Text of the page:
Size Matters Living 30 to 50 years in the wild, full-grown alligators have no natural predators. Adult females average about eight feet long and males 11-feet-plus (the largest on record is 19 feet). With such great size, they can pose a threat to humans, but attacks are rare.
Walk on the Wild Side Alligators hunt on land as well as in water, usually at night. They can run up to about 11 mph and swim as fast as 30 mph.
Brawn and Brains The smartest of all lizards, they are the only reptiles known to create tools to catch prey. By balancing branches on their heads, they lure birds looking for nesting material. Also on their menu: crabs, fish, turtles, snakes, and small mammals. As ambush hunters, they’ll sit camouflaged at the water’s edge and wait for a rabbit, raccoon—or even dog—to take a drink.
Do a Little Dance During April and May breeding, large groups congregate by night in shallow waters. Courting begins with choruses of males bellowing (sucking air into their lungs, then blowing it out) to ward off other males and attract females. The roars send out infrasonic waves, making the water’s surface vibrate, an occurrence called ”Dancing Water.”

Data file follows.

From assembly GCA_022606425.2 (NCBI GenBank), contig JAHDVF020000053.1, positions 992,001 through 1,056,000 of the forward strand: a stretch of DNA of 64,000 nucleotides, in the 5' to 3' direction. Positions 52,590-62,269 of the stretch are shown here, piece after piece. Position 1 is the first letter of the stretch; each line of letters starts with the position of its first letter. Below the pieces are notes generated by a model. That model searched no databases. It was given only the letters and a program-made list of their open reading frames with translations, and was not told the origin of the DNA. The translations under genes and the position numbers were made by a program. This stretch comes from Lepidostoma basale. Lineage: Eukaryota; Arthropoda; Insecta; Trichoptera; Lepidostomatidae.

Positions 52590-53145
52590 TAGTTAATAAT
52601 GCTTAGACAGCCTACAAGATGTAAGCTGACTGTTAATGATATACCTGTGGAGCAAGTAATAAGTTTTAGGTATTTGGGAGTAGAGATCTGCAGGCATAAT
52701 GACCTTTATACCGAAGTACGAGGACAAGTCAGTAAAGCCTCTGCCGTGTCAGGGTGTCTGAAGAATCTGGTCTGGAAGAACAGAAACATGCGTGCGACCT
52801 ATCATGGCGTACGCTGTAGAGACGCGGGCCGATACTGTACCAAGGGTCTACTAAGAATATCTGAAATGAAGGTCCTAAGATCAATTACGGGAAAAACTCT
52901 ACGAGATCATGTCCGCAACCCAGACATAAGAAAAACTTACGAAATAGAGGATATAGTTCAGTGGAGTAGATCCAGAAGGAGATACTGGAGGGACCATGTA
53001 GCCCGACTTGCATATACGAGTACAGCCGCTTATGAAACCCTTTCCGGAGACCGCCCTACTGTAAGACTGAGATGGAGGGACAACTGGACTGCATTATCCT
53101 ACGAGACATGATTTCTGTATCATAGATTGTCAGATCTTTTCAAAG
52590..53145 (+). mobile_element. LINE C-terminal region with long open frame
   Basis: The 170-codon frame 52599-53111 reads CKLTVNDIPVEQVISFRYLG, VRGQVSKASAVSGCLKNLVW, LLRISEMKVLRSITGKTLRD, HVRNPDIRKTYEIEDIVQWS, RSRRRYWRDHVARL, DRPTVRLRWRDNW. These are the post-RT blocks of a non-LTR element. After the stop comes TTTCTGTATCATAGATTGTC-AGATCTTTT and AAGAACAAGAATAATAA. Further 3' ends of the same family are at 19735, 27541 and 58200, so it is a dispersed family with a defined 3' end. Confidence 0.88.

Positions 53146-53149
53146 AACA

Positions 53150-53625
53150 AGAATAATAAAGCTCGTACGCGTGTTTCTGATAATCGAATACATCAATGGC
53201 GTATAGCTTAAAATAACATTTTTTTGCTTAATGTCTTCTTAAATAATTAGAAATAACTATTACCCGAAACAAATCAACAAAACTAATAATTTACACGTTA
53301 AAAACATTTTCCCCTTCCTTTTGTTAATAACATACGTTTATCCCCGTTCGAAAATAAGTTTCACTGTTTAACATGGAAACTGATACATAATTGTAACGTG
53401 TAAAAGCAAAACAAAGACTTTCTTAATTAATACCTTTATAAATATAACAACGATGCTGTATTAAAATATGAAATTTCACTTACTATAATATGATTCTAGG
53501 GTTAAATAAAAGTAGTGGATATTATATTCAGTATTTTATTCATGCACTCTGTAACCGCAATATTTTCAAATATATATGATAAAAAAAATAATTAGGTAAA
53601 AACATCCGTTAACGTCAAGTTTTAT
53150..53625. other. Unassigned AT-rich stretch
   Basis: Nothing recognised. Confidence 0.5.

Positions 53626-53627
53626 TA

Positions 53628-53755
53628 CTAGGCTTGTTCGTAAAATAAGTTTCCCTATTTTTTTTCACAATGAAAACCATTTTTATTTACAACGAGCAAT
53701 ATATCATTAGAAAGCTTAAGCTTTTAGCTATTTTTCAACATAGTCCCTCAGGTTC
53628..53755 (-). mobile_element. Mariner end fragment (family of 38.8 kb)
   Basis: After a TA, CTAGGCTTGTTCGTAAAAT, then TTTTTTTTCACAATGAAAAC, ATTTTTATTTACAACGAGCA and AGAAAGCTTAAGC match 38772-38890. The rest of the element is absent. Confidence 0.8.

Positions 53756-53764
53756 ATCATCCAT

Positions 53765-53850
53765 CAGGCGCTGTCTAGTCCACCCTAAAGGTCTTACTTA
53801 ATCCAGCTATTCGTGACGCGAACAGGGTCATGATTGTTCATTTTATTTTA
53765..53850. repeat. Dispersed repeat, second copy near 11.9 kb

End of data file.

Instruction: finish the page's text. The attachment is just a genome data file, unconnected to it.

Big Gulp Inside the alligator’s snout are about 80 teeth, which get replaced when they are lost or wear down (an animal goes through 2,000 to 3,000 of them in a lifetime). The creature grabs prey with its teeth, exerting 3,000-plus pounds of pressure, and may pull it underwater to drown it before swallowing it whole.
A Thick Skin A gator’s “armored” skin is studded with bony plates called “osteoderms” or “scutes.” When tanned, it becomes soft and pliable.
Rare Form American alligators—solely endemic to the Southeastern U.S.—are one of only two alligator species in the world. Their Chinese relations are endangered.
Dangerous Past Once hunted nearly to extinction, this reptile was considered an endangered species from 1966 to 1987. In ’95, gator hunting season (September 13-October 11, 2014) reopened in South Carolina.
Baby Raisin' Females lay 35 to 50 eggs that they guard fiercely for 65 days. Nest temps determine the hatchlings’ sex—above 89˚F usually results in all males, below 87˚F in both sexes or all females. Mom protects her hatchlings for two or three years, yet only one in 10 survives to adulthood.